Numbers tell a different story. The District of Columbia has one of the highest HIV infection rates in the country, and nearly 40 percent of the people living with the disease are over age 50.
Officials say about one in five newly diagnosed cases in Washington is a person 50 or older. And older people are often diagnosed later and sicker than others because they don't think they're at risk.
Now city officials are trying to raise older residents' awareness about the disease, which is spread through having unprotected sex or sharing needles and is treatable but has no cure. They plan to spend $150,000 a year over at least the next two years reaching out to seniors. But talking to the baby boom generation about HIV and AIDS is different from talking to adolescents.
Some seniors are less comfortable discussing sexually transmitted diseases, yet they're engaging in the same risky behavior that adolescents do that lead to HIV infection, said Michael Kharfen, who oversees outreach for the Department of Health branch tasked with HIV and AIDS programs.
"They were young people with risky behaviors and now they've become older people with risky behaviors," said Courtney Williams, a member of the D.C. Office on Aging and helped put together the city's new outreach program.
Seniors have drug addictions and engage in unprotected sex just as young people do, putting them at risk for contracting HIV. And any health classes senior citizens took when they were young wouldn't have covered the disease.
That's why the city, which has more than 14,000 people living with HIV, has spent the last two years developing an approximately hour-long talk specifically geared for seniors. Speakers bring along condoms. They've also created accompanying brochures and posters with images of older people. City officials looked at one other HIV and AIDS program for seniors in New York that was created by a nonprofit, but what they came up with is their own.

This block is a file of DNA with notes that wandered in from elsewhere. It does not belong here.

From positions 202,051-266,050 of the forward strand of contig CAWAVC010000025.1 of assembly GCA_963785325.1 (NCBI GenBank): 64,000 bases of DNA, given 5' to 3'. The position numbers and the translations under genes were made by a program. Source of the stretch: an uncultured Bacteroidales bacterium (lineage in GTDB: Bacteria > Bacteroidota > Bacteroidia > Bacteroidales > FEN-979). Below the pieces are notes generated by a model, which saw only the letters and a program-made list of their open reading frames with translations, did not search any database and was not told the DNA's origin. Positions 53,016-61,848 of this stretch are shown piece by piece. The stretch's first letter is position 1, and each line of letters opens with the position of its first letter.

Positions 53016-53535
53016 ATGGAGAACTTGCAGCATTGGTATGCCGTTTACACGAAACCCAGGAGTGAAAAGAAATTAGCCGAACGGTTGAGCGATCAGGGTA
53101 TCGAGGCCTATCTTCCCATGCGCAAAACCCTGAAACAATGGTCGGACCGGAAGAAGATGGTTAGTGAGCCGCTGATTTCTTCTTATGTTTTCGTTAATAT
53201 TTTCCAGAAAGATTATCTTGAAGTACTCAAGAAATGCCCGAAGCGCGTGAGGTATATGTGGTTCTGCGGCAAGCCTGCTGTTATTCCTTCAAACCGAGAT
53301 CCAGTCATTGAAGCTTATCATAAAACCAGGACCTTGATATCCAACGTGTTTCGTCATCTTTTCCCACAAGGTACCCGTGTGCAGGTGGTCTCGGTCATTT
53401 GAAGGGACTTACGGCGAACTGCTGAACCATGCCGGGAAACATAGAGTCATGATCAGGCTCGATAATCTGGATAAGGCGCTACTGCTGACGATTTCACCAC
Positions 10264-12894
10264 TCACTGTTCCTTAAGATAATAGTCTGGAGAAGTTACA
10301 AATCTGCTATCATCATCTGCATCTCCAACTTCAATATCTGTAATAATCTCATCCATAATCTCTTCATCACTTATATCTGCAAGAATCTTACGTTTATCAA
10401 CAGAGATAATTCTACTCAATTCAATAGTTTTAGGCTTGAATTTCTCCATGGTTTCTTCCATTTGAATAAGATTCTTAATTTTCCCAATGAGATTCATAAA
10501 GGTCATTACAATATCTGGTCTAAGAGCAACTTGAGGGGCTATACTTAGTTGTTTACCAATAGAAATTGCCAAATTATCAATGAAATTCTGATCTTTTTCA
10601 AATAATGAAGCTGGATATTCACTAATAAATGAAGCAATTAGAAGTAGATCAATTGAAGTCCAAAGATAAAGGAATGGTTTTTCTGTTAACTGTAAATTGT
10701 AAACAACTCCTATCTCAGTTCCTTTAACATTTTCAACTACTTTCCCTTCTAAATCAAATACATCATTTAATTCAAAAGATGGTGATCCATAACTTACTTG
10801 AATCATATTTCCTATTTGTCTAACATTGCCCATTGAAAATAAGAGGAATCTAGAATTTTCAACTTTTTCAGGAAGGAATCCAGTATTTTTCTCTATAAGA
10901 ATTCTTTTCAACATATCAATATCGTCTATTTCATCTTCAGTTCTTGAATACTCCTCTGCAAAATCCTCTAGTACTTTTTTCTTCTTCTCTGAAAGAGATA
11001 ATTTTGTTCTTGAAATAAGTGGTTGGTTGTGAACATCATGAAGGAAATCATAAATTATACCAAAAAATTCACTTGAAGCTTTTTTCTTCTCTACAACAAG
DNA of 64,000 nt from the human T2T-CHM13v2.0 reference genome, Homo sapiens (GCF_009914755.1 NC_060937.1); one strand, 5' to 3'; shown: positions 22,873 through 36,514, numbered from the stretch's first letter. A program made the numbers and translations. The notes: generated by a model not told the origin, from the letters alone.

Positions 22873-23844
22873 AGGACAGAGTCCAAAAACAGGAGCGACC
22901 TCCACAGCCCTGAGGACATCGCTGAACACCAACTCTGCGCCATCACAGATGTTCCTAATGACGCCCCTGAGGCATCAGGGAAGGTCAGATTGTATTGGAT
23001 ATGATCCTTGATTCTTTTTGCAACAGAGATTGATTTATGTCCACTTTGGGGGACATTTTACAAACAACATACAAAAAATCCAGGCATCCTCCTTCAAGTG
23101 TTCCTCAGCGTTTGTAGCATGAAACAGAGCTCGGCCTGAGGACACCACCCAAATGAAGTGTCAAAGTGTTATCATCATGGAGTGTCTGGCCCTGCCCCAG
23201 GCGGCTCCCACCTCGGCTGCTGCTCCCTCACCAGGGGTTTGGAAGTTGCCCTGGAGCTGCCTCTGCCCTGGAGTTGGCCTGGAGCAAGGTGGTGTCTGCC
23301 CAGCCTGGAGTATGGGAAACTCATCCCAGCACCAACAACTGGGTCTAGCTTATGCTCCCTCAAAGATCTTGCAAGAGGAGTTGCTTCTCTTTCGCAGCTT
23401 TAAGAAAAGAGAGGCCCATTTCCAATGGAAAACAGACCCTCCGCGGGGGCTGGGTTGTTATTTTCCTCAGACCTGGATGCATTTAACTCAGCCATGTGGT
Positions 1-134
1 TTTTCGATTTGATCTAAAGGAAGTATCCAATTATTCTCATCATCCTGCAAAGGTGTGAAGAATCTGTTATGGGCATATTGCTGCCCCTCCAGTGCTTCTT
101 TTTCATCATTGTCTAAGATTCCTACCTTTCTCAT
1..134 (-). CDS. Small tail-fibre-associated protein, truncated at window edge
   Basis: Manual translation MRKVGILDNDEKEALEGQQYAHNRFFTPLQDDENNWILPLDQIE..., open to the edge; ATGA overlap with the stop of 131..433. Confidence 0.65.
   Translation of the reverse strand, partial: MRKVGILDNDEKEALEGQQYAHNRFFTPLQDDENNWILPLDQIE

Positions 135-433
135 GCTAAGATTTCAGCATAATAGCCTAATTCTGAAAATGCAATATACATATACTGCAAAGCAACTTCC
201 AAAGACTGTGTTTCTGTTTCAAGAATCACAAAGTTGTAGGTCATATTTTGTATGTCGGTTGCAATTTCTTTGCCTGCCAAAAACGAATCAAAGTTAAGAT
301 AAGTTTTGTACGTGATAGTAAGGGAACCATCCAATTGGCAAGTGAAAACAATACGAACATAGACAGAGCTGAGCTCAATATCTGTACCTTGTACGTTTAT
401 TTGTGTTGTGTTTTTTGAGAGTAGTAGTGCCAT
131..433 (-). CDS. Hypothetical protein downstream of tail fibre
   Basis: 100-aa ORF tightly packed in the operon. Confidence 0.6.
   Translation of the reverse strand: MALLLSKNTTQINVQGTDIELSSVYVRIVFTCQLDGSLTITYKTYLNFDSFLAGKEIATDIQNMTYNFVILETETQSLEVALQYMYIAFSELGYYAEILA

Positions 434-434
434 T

For example, they wanted to ease into talking about HIV and AIDS, so the session is being advertised as a general talk about sexual health and relationships. The talk then moves on to standard prevention topics like condom and needle use but in a different way.
Presenters explain that just because a woman has hit menopause and can't get pregnant doesn't mean she should write off condoms, which protect against HIV. They warn participants that if they're diabetic and inject themselves with insulin that they shouldn't share needles, which can spread the disease.
They also talk about Viagra and the effect it has had on senior communities. Facilitators say they've heard stories of men who have relationships with more than one woman in their senior apartment complex, increasing their and their partners' risk for HIV.
Facilitators also take questions and try to combat misconceptions. At Edgewood, for example, one man worried about taking an oral HIV test that facilitators encouraged.
"If someone is over 50, what are the chances the test would cause an infection?" asked 69-year-old Albert Price, a diabetic who said his doctor has never offered him an HIV test.
He was assured that the oral swab used for an HIV test does not actually contain any virus.
Part of the message to seniors is also to nudge their kids and grandkids to be safe and get tested, a topic that doesn't come up at sessions for younger people.
Frances Prophet, 80, said after the session that she doesn't generally talk to her three children about sex. They'd think she's crazy if she did, she said. But she might have some questions the next time she sees her son.
"I'll probably ask him about the test and everything," she said.